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How to find quality buyers your business

When selling a business, there are a few significant considerations to keep in mind when looking to gain maximum value for an exit from securing a professional business appraisal to a seller’s note – and everything in between.

Finding Suitable Buyers for Your Business

Finding one or more strong buyers with the finances and operational resources to acquire your business is paramount. Multiple buyers will give you leverage to negotiate on prices and terms. Even with a single buyer, however, understanding your options can aid you in enhancing the final sale price.

Creating Mutually Beneficial Buyer-Seller Outcomes

Any deal should be structured in a way that takes the best interests of both the buyer and the seller into consideration. Stand firm on issues that are important to you. Most buyers will understand and respect this approach. All-cash deals statistically are worth at least 20% less than those which combine cash and clauses. Remember that more than two-thirds of deals include clauses for structured future payments. However, even all-cash deals will have important terms attached.

Key Terms Commonly Included in Offers:

  1. Taxes and Asset Allocations – In an asset deal, different pieces of the business, such as fixed assets, inventory, and non-physical assets, are taxed at different rates. These rates are often negotiated due to their high impact on both the business seller and buyer. Your tax advisor or business intermediary run you through the ins and outs of the different tax allocations.
  2. A Seller Note – The seller carries a part of the total offer in the form of a note with interest paid out over a certain number of months/years. Although sellers are often not in favor of a seller note, it can sometimes bring advantages. A seller note reassures both buyer and lender that the seller believes in the business, which can result in a higher potential asking price.
  3. Non-Competes and Employment Agreements – An employment agreement ranging in time from a few months up to several years is sometimes negotiated by a buyer on the understanding that the business seller knows the business best, maintains good relationships with employees, customers, and vendors, and can therefore ensure vital continuity after the sale has gone through. Regarding non-competes, the buyer will want assurances that the previous owner will not set up a business in the same field that poses a threat for a set number of years following the sale.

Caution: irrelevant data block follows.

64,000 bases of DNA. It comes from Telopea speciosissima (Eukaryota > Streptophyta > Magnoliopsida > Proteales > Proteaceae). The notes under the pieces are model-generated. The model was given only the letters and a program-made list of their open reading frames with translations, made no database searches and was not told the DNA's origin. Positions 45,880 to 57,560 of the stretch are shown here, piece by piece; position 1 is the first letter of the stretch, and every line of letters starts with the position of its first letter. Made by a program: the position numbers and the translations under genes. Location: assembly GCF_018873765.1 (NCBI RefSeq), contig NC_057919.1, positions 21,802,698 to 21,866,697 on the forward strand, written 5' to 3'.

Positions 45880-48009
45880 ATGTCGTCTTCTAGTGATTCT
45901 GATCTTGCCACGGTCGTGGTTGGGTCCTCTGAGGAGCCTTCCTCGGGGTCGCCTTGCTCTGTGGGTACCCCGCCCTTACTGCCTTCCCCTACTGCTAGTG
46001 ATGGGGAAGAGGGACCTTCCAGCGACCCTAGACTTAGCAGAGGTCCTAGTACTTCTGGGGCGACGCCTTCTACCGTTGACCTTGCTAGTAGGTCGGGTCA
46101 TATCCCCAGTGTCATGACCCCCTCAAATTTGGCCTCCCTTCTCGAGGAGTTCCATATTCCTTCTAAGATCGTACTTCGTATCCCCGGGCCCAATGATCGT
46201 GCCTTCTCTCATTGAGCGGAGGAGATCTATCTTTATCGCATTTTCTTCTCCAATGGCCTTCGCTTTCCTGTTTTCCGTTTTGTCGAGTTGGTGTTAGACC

4. Net Working Capital – Net working capital constitutes the delta between current assets and current liabilities of the business (although cash is often excluded). The buyer will often require that a certain amount of working capital remains in the company so the business can continue running without interruption.
  5. Tangible or Hard Assets – This typically encompasses fixed assets like equipment, machinery, and inventory. Buyers will examine these assets thoroughly as part of the due-diligence phase. Obsolete equipment that is in need of replacement can emerge as contentious points in negotiation if and when they affect the buyer’s perception of value.
  6. Leasing Assets – In cases where the buyer is incapable of or has no desire to buy all the business’s assets, the seller may choose to lease some assets as a means of reducing the money necessary to close the deal. Leasing of assets can happen in cases where a business has expensive, underused equipment, or the business is generating poor cash flow.
  7. Stock in the New Company – Some buyers will desire that the previous owner remains an active part of the company going forward. As a result, they may offer stock in the company after the sale as part of the deal, however such is not possible if the buyer uses SBA financing.
  8. Earn-outs – Earn-outs are sometimes offered as part of the asking price. They consist of a structured performance-based pay-out plan over a defined future time period, for example, the earn-out could be a percentage of gross revenues. In cases where the business may be in trouble or there is a high probability of an upturn in fortunes in the near future, the buyer may offer an earn-out that gives both buyer and seller the chance to share in growth.

This list of general options for terms in business sale transactions is by no means exhaustive. It is important to be aware of every eventuality when selling your business. Find an M&A Advisor that has experience in structuring offers and working with buyers. Your advisor’s knowledge will help you maximize the profit that you can generate from the sale. Often times, when there are multiple offers on the table, the structure of the deal and the terms it includes will make all the difference. Whether you’re looking to sell a business in Connecticut or have a professional business valuation in North Carolina, we at A. Neumann & Associates LLC are located all along the East Coast to answer any of your questions at any time.

 

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